Dewani trial: Evidence of 'German Master' inadmissable
Judge Jeanette Traverso ruled that male prostitute Leopold Leisser’s evidence is inadmissable.
CAPE TOWN - Judge Jeanette Traverso has ruled that evidence relating to a conversation the British businessman Shrien Dewani had with a male escort is inadmissible.
The British businessman is accused of orchestrating his wife, Anni Hindocha Dewani's murder, while the couple were on their honeymoon in Cape Town almost four years ago.
Anni was shot dead in apparent staged hijacking in Khayelitsha in November 2010.
Her husband was extradited to South Africa earlier this year, to stand trial for his part in her death.
Three South African men have already been sentenced to lengthy prison terms for their part in the crime.
But just last week, one of them died following a battle with cancer.
The state believes the evidence was relevant for the purpose of establishing a motive.
The purpose of male escort, Leopold Leisser's testimony was to present the content of a discussion he had with Dewani on the 17 April 2010, in which the Briton allegedly said he didn't know how to avoid getting married without being disowned by his family.
The prosecution says the evidence will also show Dewani was engaged in a commercial sexual relationship with Leisser, while in a relationship with his future wife at the time.
The state argued the evidence was relevant not only to prove motive but it would also help the court in evaluating the probability that Dewani was conspiring to murder his wife.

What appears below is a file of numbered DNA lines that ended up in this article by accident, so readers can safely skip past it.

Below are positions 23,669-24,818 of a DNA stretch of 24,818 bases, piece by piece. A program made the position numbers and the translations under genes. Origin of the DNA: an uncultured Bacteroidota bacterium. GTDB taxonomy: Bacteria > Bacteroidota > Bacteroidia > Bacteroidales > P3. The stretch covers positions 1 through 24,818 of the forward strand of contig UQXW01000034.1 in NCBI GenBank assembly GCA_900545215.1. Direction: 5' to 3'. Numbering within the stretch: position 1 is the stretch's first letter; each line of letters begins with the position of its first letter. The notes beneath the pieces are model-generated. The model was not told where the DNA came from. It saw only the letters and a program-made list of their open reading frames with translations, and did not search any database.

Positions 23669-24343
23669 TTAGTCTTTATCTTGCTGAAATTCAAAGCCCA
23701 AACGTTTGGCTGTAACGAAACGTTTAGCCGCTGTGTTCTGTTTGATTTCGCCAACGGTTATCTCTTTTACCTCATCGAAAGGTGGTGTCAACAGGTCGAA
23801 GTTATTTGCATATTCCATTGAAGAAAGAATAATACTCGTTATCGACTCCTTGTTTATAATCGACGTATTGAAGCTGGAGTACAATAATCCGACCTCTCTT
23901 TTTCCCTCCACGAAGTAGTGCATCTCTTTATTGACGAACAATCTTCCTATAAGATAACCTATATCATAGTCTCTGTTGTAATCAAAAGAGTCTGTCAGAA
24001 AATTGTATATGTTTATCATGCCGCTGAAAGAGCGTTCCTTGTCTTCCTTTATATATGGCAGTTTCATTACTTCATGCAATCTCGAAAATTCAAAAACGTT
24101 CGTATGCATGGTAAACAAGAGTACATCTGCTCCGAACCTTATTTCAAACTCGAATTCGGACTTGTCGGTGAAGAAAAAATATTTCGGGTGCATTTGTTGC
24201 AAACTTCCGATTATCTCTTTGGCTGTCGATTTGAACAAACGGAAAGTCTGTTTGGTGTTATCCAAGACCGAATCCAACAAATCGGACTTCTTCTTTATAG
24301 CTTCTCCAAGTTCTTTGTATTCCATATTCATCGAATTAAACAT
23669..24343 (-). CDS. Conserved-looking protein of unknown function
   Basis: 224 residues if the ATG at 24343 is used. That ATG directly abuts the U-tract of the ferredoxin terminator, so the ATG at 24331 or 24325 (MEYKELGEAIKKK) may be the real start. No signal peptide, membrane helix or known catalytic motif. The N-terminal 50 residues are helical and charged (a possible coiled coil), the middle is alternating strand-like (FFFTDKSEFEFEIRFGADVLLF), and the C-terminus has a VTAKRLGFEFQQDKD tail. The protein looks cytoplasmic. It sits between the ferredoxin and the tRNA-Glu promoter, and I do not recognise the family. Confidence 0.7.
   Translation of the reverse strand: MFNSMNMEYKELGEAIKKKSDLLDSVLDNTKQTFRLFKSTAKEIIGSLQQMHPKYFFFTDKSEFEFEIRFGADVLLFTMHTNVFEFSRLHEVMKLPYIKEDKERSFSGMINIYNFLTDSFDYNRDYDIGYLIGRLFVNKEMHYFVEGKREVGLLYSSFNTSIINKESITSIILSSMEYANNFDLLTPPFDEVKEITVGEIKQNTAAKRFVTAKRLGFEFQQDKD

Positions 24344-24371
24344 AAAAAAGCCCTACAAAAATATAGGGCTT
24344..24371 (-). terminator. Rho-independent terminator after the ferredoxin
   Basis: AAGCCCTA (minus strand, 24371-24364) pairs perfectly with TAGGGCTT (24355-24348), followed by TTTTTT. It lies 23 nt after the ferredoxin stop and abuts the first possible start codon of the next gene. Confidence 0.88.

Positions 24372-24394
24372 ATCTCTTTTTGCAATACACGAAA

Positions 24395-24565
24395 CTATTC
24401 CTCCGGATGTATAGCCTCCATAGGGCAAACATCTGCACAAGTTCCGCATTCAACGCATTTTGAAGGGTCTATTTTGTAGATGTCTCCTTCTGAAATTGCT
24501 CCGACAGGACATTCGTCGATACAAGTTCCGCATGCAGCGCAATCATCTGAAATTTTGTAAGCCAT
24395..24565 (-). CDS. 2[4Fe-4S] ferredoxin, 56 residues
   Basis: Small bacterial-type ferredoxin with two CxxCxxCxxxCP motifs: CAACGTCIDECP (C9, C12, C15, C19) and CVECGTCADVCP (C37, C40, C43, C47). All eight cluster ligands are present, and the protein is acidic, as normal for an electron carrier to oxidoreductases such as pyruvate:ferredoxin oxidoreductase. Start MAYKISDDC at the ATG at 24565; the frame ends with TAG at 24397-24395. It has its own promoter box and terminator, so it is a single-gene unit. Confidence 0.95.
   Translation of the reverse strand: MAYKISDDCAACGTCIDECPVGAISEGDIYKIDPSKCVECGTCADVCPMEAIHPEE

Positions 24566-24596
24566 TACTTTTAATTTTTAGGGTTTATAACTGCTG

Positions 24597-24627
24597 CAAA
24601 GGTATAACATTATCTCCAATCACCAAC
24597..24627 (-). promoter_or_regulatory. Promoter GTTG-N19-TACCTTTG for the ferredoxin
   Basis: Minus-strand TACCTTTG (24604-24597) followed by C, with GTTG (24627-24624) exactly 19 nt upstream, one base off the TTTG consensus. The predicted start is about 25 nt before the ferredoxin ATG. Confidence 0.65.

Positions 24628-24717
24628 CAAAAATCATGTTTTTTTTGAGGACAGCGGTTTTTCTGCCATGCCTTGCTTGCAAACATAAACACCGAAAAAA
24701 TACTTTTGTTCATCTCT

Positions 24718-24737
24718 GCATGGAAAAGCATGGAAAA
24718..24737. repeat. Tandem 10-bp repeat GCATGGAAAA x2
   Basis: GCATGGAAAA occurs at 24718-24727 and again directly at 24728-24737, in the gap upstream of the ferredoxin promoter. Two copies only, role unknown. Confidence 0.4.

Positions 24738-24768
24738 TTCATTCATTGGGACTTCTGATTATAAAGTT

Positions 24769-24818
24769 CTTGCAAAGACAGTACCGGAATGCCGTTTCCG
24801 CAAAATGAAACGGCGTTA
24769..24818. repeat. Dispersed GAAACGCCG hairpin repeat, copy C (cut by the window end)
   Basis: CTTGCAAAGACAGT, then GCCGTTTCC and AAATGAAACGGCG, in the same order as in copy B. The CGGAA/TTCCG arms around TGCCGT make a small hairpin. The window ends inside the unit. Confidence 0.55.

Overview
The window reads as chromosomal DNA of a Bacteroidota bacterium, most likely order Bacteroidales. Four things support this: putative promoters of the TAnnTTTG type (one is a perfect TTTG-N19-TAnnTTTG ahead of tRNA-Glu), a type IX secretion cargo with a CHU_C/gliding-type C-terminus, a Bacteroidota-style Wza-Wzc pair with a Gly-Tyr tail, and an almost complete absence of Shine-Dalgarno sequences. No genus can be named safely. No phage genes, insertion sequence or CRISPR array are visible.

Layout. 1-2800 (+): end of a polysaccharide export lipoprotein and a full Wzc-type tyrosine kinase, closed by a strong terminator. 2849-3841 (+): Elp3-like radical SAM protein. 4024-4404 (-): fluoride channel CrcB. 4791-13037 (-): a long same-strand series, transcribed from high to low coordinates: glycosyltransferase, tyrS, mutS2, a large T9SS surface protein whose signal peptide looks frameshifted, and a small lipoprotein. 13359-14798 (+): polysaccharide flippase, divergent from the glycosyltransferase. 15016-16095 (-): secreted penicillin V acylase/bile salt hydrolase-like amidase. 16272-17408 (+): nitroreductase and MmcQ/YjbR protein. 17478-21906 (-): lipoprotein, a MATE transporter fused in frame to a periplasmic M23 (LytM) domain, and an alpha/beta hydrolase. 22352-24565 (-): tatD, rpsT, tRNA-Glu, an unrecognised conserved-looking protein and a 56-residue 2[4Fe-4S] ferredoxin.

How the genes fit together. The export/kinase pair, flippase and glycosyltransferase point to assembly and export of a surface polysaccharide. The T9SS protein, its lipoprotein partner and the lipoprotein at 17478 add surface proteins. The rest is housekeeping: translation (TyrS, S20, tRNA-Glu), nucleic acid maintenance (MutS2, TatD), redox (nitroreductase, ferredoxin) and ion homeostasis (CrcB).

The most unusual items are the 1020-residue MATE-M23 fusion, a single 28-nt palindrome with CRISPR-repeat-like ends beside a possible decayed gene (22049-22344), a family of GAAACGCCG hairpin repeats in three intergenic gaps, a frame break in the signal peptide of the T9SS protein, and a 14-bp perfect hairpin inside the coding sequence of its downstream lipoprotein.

But the Defence hit back, saying the evidence should not be admitted
After taking a few minutes to consider her decision, the Judge ruled the evidence as inadmissible.
TESTIMONY CUT SHORT
On Monday, Judge Traverso cut short the testimony of a United Kingdom (UK)-based prostitute, saying she wasn't convinced that it was relevant to the murder trial.
The state has submitted heads of argument to justify calling Leopold Leisser.
Prosecutor Adrian Mopp told the court as far as the legal framework is concerned, evidence of the accused's motive is generally relevant.
He described the evidence as admissible.
In Leisser's statement to police, he said Dewani told him he didn't know how to get out of getting married without being disowned by his family.
Dewani's Lawyer Pieter Botha argued the evidence can't prove or disprove that he had a motive to kill.
He told court neither the accused nor the deceased were forced into this relationship.
The court has adjourned so that Traverso can make a final decision on the matter.
For more on Shrien Dewani, click here.
Or follow proceedings on EWN's live Dewani trial blog.